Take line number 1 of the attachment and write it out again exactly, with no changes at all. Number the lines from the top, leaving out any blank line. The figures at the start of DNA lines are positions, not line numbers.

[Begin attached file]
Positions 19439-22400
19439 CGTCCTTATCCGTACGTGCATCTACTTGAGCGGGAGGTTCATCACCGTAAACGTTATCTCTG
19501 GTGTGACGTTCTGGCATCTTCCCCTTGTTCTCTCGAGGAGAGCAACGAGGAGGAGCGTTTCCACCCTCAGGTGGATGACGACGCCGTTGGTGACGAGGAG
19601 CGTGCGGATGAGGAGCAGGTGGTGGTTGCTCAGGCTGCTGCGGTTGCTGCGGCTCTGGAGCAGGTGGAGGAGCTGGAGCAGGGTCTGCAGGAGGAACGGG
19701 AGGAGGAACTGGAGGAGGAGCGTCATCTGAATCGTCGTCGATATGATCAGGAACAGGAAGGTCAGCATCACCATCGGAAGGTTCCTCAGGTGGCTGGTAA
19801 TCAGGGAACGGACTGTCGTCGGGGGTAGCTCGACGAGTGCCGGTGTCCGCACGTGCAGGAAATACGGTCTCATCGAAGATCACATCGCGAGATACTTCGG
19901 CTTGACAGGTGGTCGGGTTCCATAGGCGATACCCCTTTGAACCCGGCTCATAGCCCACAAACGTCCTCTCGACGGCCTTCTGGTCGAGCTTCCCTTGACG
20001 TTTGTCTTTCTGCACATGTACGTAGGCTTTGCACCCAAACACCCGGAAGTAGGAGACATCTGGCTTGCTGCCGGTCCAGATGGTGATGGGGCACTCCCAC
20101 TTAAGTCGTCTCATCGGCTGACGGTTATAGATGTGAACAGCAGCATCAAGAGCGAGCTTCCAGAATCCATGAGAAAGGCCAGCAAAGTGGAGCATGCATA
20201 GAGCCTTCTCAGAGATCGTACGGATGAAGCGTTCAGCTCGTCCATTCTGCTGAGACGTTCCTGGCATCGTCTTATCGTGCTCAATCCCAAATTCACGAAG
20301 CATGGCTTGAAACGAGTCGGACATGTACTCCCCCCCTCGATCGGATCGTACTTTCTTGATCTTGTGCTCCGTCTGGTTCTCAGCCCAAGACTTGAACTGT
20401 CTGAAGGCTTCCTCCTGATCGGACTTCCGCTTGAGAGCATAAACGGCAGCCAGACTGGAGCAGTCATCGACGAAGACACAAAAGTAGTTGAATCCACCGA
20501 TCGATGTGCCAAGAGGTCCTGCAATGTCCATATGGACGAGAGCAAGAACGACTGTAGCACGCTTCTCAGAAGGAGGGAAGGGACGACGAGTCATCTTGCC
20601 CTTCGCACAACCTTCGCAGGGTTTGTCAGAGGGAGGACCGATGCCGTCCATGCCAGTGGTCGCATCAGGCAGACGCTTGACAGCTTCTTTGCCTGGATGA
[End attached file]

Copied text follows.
Positions 19439-22400